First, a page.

"I do like to have bigger receivers in the red zone here and there to be able to throw some fades, too. What the heck, you know, I love the fade," Gruden said, via The Washington Post. "You can throw the back-shoulder fade. You can throw it over the top. They can go up and get seam-balls."
Some coaches love the fade as a safe throw in the red zone with a smaller chance of getting intercepted. Most fans hate the low-percentage toss that takes the combination of a big-bodied receiver who knows how to use his frame and a spot-throw by the quarterback.
Regardless of what you think about the fade, Gruden's larger point is pertinent: The Redskins struggled in the red zone last season.
Washington finished 29th in touchdowns per red-zone trip in 2016, per Football Outsiders' metrics. Quarterback Kirk Cousins finished the season with a 45.78 completion percentage inside the 20-yard line -- 22nd in the NFL for players with more than 40 such attempts. Inside the 10, Cousins' struggles expanded, with his completion percentage dropping to 31.58 -- 25th in the NFL for players with 20-plus attempts.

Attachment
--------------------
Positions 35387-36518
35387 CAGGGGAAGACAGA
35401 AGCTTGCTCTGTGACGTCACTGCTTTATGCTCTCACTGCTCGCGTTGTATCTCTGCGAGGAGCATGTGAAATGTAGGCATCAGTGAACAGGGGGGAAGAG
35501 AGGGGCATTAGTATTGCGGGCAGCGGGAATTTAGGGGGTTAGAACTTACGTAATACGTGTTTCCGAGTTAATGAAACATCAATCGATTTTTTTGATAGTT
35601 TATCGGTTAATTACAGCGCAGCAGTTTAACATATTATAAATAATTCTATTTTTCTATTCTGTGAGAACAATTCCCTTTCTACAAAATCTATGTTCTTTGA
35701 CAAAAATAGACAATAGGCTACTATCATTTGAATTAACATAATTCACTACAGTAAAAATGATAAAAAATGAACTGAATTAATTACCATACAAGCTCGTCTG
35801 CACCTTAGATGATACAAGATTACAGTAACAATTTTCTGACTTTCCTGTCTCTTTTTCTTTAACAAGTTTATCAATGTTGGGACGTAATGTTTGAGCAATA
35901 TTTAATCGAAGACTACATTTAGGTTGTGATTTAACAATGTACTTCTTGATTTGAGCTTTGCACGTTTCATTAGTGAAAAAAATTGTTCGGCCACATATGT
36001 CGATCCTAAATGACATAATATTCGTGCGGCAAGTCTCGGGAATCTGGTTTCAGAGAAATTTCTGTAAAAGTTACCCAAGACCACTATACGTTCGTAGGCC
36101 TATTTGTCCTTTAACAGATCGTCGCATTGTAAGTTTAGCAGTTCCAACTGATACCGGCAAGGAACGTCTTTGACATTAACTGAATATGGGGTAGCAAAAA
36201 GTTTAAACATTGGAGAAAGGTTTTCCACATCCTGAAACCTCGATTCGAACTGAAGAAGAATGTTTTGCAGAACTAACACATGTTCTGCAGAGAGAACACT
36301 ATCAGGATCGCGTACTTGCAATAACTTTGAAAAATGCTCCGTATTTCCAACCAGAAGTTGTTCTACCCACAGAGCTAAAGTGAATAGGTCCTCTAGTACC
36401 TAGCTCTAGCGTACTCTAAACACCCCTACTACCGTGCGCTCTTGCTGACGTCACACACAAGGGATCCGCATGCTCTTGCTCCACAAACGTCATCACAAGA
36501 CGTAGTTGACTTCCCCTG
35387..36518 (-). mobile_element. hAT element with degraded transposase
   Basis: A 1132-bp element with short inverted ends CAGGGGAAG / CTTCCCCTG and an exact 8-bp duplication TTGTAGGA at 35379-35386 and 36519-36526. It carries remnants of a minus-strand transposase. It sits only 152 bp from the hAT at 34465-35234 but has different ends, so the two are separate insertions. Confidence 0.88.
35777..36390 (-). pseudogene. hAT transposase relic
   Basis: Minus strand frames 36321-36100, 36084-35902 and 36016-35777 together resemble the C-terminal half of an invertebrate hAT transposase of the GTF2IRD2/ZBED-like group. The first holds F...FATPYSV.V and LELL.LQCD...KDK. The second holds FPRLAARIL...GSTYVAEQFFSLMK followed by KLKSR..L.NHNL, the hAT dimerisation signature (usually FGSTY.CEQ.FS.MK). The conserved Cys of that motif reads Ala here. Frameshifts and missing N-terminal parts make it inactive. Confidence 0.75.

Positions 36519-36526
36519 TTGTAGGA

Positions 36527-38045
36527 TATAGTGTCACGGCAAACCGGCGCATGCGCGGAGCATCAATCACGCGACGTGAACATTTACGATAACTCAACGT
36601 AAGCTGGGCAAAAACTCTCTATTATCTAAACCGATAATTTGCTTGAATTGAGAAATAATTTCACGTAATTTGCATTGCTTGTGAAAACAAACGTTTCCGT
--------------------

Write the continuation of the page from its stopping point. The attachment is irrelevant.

The receivers played a role in those problems. Tight end Jordan Reed was by far the most successful red-zone threat last season. Leading Washington's receivers in catch rate was 5-8 Jamison Crowder (56.25 percent). Garcon and Jackson posted red-zone catch rates of 38.46 and 36.36 percent, respectively, last season. Last year with Cleveland, Pryor earned a 69.23 red-zone catch rate.
Gruden clearly believes size -- specifically Pryor's massive length -- can be a boon for Cousins and the rest of the offense.
When the new receiver is making one-handed snags like the one below look easy, it's not difficult to understand the optimism: